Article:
Knowing the risks
Over the years, epidemiological studies have associated smoking with many different serious and fatal diseases.
The diseases most studied have been lung cancer, chronic obstructive pulmonary disease and coronary heart disease, mainly because these are all important causes of death in many countries.
These statistical studies consistently reported very strong associations between smoking and lung cancer, such that it is reasonable to conclude that smoking is an important cause of lung cancer. The statistics report higher incidence of lung cancer in groups that smoke for more years and smoke more cigarettes per day, with the length of time people have been smoking thought to be the most important factor. It has been estimated (though estimates vary considerably) that around 10-15 per cent of lifelong smokers get lung cancer and, that of all the people who get lung cancer, around 90 per cent are smokers. After quitting, risks begin to decline and will vary according to a person’s smoking history. A former smoker’s level of risk in respect of the above diseases may approach that of a non-smoker after about 10 years or so of abstinence.
COPD includes chronic bronchitis and emphysema. The statistical studies consistently report strong relationships between smoking and COPD that are of similar magnitude to the risks identified between smoking and lung cancer. As with lung cancer, the incidence is highest in groups that smoke for longer and smoke more cigarettes per day. Quitting is thought to slow the progression of the disease. Risks in groups of ex-smokers tend to remain higher than for non-smokers, but lower than for those who continue to smoke.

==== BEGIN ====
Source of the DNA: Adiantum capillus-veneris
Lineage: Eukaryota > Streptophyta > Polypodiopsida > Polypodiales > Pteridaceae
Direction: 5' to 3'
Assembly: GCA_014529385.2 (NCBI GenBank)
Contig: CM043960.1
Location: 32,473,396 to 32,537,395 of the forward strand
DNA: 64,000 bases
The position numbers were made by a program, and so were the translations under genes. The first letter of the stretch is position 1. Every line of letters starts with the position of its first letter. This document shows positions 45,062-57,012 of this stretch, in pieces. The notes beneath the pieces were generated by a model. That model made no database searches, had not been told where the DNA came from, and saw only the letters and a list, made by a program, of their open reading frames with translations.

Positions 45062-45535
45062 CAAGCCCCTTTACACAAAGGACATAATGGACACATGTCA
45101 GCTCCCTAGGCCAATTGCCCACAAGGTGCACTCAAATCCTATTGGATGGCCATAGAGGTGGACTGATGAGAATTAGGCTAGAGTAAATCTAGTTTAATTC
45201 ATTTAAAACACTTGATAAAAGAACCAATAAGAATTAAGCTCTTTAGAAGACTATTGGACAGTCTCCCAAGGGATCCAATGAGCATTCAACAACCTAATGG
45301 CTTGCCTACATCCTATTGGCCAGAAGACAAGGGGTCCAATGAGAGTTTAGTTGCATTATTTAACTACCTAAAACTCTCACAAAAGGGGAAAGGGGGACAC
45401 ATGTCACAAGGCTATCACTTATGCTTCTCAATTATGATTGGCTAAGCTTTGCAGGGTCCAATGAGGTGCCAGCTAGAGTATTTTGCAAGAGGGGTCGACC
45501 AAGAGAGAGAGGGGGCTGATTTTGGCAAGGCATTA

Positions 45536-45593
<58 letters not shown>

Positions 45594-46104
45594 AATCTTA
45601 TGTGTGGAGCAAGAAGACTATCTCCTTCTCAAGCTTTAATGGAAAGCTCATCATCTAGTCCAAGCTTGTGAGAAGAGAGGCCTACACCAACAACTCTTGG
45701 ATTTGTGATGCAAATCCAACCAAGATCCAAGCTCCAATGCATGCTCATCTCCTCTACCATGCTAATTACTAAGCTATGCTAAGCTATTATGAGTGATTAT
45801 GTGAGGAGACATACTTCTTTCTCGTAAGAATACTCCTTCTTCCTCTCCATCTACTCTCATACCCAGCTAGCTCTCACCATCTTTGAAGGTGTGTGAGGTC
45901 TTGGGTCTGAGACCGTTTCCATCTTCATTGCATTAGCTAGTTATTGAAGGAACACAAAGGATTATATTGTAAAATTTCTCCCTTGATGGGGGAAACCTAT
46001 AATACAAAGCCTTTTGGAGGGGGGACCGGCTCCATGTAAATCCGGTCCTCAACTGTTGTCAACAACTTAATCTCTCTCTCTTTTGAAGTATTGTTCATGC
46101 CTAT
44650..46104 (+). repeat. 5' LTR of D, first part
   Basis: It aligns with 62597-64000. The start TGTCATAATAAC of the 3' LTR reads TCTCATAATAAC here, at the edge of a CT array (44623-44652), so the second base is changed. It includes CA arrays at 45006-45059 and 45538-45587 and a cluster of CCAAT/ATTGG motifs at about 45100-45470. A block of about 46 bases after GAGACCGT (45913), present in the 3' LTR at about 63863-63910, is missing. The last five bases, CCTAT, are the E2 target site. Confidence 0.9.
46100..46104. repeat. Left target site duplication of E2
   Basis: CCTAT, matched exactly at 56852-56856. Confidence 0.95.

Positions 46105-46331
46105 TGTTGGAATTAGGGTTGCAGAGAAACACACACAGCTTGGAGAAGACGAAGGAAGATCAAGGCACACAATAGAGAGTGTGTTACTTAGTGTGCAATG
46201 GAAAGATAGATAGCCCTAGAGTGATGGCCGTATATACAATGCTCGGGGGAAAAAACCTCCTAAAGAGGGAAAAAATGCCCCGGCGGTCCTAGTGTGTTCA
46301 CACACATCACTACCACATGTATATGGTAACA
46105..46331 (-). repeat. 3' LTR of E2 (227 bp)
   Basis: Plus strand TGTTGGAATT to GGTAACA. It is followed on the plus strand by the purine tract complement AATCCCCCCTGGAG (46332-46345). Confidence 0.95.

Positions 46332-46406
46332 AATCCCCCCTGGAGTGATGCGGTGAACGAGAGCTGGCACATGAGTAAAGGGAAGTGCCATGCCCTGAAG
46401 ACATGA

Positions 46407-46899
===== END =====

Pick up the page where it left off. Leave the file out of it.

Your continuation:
Smoking is one of the causes of coronary heart disease. Heart disease is linked with many factors along with smoking; health authorities also regard high cholesterol, high blood pressure, obesity and lack of exercise as important. Some studies have reported that the risks for heart disease are greater in groups of people that have more than one of these risk factors (for example, smokers who take little exercise). The smoking-related risks of heart disease reduce relatively rapidly after quitting.
Public health authorities advise that pregnant women should not smoke, and have publicised this widely. Many statistical studies have reported a link between lower birth weight in babies and mothers who smoke throughout pregnancy. Some statistical studies have reported, amongst other factors, links between smoking in pregnancy and infant mortality, premature birth, miscarriage and stillbirth.
Epidemiological studies have reported various increased risks of other diseases among smokers. These include stroke (cerebrovascular disease), heart attack, aortic aneurysm, diseases affecting the circulation (such as peripheral vascular disease) and cancers of the throat, mouth, bladder, stomach and kidneys. The strength of the evidence linking these illnesses with smoking varies amongst the diseases and amongst different groups of people in different countries.